Amid a music industry that’s undergoing seismic changes, Taylor Swift’s popularity has been constant for the past 15 years. She has sold more than 40 million albums and 130 million single downloads, making her one of the five highest-selling artists in the world for the digital age, and five of her albums have each sold over 4 million copies each in the US alone.   

What’s particularly remarkable is the fact that the 28-year-old singer-songwriter has managed to maintain her success despite completely changing her sound from its beginnings in country music to her current incarnation in electronic pop. Through it all, though, Swift’s live shows have been a tremendous part of her appeal, and she’ll be bringing her magic to the Rose Bowl this weekend for two big shows on Friday and Saturday.

The tour supports her album “Reputation,” which was released last November and featured songs and videos that were surprisingly dark for the one-time teenage country queen, whose 2003 debut was released when she was just 14 years old. She’s contended with the pressures of paparazzi and gossip columnists ever since with impressive aplomb, juggling a seemingly never-ending stream of celebrity paramours in recent years while still maintaining a classier image than most of her musical peers such as Britney Spears and Nicki Minaj.

Pennsylvania native Swift moved to Nashville at 14 to follow her country music dreams, immediately endearing herself to the public with a wholesome image while drawing Grammys and critical acclaim for her impressive songwriting chops. Her self-titled debut album set the record for the most weeks spent on the Billboard 200 albums chart for the entire decade of the 2000s, and her third single “Our Song” made her the youngest person to single-handedly write and perform a number one song on the Hot Country Songs chart.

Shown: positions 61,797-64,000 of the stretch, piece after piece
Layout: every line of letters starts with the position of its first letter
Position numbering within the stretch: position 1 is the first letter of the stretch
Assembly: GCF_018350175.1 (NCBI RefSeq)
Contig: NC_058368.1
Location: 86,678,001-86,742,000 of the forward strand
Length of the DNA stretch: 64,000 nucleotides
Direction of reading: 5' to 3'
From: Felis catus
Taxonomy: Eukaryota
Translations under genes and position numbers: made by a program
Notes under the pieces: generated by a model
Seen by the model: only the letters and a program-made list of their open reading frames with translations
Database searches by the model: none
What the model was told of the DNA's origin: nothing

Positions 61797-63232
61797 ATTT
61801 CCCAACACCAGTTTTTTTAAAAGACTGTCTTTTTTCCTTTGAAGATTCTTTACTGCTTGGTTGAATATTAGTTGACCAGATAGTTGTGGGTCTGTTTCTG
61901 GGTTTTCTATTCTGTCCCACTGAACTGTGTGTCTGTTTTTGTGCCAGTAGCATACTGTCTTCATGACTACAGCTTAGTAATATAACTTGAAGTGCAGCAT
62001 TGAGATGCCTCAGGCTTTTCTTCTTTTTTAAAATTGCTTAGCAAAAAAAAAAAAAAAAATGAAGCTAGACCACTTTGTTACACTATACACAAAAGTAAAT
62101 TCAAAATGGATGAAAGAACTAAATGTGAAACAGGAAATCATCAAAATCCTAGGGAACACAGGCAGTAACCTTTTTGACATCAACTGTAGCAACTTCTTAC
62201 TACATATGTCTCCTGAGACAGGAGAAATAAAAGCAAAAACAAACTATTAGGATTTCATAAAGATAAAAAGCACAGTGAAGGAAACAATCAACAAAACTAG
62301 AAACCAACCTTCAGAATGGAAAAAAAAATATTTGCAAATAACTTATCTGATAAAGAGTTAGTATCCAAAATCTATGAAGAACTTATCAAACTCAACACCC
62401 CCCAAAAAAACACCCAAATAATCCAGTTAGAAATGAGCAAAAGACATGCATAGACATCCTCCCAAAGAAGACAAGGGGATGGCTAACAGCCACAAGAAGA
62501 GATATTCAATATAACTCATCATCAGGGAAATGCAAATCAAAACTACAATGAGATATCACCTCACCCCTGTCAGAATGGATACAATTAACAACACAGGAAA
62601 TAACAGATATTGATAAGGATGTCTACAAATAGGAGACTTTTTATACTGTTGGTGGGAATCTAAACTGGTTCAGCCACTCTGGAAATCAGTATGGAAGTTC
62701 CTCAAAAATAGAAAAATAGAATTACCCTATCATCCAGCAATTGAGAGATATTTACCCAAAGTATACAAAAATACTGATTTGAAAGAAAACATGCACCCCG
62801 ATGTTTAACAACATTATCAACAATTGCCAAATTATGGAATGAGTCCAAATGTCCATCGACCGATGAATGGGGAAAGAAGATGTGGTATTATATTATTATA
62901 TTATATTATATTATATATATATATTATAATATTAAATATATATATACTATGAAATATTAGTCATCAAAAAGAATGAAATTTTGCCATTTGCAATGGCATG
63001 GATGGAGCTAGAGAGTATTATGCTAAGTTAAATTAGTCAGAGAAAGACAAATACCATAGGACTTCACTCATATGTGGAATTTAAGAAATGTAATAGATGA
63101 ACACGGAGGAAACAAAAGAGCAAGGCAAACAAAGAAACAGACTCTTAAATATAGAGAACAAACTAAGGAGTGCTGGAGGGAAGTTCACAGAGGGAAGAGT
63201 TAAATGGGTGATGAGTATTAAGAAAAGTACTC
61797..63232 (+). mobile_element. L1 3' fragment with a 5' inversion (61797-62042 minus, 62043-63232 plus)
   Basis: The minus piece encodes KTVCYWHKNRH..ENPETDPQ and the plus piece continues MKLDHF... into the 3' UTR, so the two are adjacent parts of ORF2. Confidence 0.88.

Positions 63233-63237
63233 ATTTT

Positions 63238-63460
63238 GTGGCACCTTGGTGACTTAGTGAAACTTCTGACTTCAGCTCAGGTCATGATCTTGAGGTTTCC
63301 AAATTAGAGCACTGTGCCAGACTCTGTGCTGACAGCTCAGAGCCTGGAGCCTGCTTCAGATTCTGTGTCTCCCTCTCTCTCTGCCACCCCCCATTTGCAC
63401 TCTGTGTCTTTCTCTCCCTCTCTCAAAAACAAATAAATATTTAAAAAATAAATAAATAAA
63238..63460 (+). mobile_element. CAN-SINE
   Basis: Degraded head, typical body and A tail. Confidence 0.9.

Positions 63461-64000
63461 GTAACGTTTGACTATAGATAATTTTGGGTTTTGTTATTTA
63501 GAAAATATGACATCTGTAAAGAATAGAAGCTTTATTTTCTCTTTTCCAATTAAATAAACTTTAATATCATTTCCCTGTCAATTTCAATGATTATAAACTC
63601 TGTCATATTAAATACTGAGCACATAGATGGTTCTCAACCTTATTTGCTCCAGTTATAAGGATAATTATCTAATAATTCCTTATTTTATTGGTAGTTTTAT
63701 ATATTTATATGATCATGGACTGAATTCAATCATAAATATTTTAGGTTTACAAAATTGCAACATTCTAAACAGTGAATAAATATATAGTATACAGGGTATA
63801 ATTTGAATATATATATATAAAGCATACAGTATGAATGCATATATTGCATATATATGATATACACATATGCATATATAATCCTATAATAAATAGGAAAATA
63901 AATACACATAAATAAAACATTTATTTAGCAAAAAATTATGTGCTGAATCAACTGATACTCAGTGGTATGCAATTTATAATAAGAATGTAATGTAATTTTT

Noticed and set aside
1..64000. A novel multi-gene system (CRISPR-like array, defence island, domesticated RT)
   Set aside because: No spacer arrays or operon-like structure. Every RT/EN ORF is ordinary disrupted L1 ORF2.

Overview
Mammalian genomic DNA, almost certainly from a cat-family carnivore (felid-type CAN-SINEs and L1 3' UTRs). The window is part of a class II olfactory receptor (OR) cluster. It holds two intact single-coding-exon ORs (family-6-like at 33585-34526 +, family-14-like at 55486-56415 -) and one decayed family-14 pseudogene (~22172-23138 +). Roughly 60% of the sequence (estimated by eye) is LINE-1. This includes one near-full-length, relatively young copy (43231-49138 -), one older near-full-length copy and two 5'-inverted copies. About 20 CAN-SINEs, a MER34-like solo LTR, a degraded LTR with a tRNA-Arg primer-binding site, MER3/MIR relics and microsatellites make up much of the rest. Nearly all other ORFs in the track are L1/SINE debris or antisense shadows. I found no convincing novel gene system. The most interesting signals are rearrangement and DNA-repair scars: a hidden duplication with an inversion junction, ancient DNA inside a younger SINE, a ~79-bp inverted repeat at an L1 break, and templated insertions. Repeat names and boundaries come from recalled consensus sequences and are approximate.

Swift topped those impressive feats when she became the youngest person ever to win the Album of the Year Grammy when her follow-up album “Fearless” was released in 2008. She was the sole writer of her third album, “Speak Now,” in 2010, an exceedingly rare accomplishment in a modern music era in which most songs are written by large teams.

She surprised the entire music industry with her shift to straight-up pop music with 2012’s “Red,” which featured the smash hit “We Are Never Ever Getting Back Together.” That song was the first of a string of angrier songs referring to breakups, driving her worldwide legions of fans and tabloid media to speculate which tunes referred to which boyfriend. 

That sense of mystery, combined with her extensive charity work and donations to literacy causes (including 15,000 books to New York City public schools alone), has helped keep her a safe and classy choice for parents harried by the hypersexualized images of many other female singers. At the same time, she’s been a feminist hero, scoring an early victory in the #MeToo movement when she won a civil suit last August against Denver radio host David Mueller after he had groped her at an event and then accused her of lying about it.

Put it all together and Swift is a dominating yet affable presence in the world of entertainment who shows no signs of slowing down. This weekend’s shows should showcase her all-ages appeal to a packed audience that has stood by her for half her life and is likely to be there for decades to come. 


Taylor Swift performs at 7 p.m. Friday and Saturday at the Rose Bowl, 1001 Rose Bowl Drive, Pasadena. Tickets are $49 to $495. Visit ticketmaster.com.